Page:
8.3 Example: Self-referential Aptitude Test

This example illustrates three issues: expressing complex propositional formulas as reified constraints, improving performance and presentation by elimination of common subconstraints, and using the symbolic constraint posted by FD.element.

Problem Specification

The self-referential aptitude test (which is taken from [Hen96]) consists of 10 multiple choice questions, referred to as 1 to 10. Each question allows for 5 possible answers, referred to as a to e. For each of the 50 possible answers, a condition is specified. For each question, exactly one of the conditions associated with its possible answers must hold. A solution of the test is a function assigning to every question a letter such that the condition selected by the assigned letter holds. Here are the questions and their possible answers:

  1. The first question whose answer is b is question (a) 2; (b) 3; (c) 4; (d) 5; (e) 6.

  2. The only two consecutive questions with identical answers are questions (a) 2 and 3; (b) 3 and 4; (c) 4 and 5; (d) 5 and 6; (e) 6 and 7.

  3. The answer to this question is the same as the answer to question (a) 1; (b) 2; (c) 4; (d) 7; (e) 6.

  4. The number of questions with the answer a is (a) 0; (b) 1; (c) 2; (d) 3; (e) 4.

  5. The answer to this question is the same as the answer to question (a) 10; (b) 9; (c) 8; (d) 7; (e) 6.

  6. The number of questions with answer a equals the number of questions with answer (a) b; (b) c; (c) d; (d) e; (e) none of the above.

  7. Alphabetically, the answer to this question and the answer to the following question are (a) 4 apart; (b) 3 apart; (c) 2 apart; (d) 1 apart; (e) the same.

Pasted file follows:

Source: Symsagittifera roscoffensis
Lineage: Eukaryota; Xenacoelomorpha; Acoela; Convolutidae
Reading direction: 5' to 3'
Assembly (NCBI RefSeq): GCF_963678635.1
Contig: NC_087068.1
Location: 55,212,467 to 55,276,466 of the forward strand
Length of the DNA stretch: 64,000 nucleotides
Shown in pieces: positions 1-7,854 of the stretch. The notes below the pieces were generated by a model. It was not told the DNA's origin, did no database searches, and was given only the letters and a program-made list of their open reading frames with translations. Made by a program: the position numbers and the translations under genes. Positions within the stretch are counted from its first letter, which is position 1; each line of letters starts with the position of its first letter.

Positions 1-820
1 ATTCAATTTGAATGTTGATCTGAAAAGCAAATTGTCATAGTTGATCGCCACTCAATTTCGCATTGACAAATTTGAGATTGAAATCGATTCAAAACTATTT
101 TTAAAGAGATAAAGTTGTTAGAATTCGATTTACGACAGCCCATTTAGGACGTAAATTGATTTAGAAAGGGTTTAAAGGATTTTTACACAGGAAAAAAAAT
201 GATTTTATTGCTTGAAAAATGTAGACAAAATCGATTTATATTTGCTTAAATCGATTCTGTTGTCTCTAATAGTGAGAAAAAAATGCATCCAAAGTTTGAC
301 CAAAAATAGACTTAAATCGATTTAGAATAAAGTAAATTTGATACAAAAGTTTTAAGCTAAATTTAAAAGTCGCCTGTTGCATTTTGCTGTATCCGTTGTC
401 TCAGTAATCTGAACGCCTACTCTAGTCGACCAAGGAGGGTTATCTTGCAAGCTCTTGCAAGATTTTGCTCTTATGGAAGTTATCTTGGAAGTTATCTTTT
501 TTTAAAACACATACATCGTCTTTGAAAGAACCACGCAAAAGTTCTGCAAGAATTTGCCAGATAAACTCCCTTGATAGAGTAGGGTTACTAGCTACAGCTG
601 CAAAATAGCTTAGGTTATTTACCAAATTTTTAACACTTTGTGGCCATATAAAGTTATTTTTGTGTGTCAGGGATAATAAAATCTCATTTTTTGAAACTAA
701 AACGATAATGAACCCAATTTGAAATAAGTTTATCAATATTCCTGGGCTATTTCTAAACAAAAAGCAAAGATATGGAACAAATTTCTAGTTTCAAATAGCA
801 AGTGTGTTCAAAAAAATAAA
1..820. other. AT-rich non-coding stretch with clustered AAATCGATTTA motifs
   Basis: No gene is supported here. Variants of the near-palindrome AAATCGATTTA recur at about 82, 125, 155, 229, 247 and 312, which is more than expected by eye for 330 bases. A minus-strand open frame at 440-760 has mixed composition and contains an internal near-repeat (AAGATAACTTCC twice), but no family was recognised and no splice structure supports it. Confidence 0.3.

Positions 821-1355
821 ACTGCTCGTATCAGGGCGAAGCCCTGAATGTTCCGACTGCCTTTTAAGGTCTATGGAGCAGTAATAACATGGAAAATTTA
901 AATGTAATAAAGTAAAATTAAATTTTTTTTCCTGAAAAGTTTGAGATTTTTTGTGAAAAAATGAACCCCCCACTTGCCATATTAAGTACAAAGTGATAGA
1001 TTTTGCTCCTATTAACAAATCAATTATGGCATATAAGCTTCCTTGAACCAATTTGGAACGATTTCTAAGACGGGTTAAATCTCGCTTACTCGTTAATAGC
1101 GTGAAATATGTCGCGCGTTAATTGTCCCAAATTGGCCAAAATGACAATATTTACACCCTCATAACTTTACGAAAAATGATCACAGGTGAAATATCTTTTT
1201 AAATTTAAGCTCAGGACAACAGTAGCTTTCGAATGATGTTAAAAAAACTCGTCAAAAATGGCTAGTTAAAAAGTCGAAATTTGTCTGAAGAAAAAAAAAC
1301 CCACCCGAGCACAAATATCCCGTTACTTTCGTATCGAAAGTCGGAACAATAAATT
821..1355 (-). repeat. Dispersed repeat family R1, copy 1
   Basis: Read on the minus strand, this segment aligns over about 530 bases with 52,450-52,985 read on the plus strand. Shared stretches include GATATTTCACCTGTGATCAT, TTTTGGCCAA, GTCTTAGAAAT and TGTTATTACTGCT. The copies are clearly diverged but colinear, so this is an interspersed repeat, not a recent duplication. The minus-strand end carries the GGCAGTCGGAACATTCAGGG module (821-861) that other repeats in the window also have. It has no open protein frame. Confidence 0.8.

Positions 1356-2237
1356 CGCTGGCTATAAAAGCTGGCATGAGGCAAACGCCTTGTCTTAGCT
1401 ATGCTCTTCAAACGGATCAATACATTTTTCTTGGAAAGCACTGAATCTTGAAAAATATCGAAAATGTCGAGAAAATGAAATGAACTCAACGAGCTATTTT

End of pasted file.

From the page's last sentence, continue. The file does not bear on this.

8. The number of questions whose answers are vowels is (a) 2; (b) 3; (c) 4; (d) 5; (e) 6.

  9. The number of questions whose answer is a consonant is (a) a prime; (b) a factorial; (c) a square; (d) a cube; (e) divisible by 5.

  10. The answer to this question is (a) a; (b) b; (c) c; (d) d; (e) e.

To understand the test, verify that











is a correct set of answers for the test. In particular, convince yourself that for every question the remaining 4 possibilities to answer it are falsified. The script we are going to write will prove that there is no other set of correct answers.


Our model has 0/1-variables A_i, B_i, C_i, and D_i for i\in1\#10 such that:

  1. A_i+B_i+C_i+D_i+E_i=1.

  2. A_i=1 iff the answer to Question i is a.

  3. B_i=1 iff the answer to Question i is b.

  4. C_i=1 iff the answer to Question i is c.

  5. D_i=1 iff the answer to Question i is d.

  6. E_i=1 iff the answer to Question i is e.

To obtain a compact representation of the questions, we also have variables Q_i\in1\#5 for i\in1\#10 such that

Q_i=1\leftrightarrow A_i=1

Q_i=2\leftrightarrow B_i=1

Q_i=3\leftrightarrow C_i=1

Q_i=4\leftrightarrow D_i=1

Q_i=5\leftrightarrow E_i=1

The first question can now be expressed by means of five equivalences:

(B_3\land (B_2=0))
(B_4\land (B_2+B_3=0))
(B_5\land (B_2+B_3+B_4=0))
(B_6\land (B_2+B_3+B_4+B_5=0))

These equivalences can be expressed by reifying the nested equality constraints.

The second question can be expressed with the following constraints:

Q_1\neq Q_2,\quad
Q_7\neq Q_8,\quad
Q_8\neq Q_9,\quad
Q_9\neq Q_10

The third question can be expressed as follows:


The fourth question can be elegantly expressed with the constraint

{\it element}(Q_4,\;(0,1,2,3,4)) =

where the function {\it element}(k,x) yields the k-th component of the tuple x.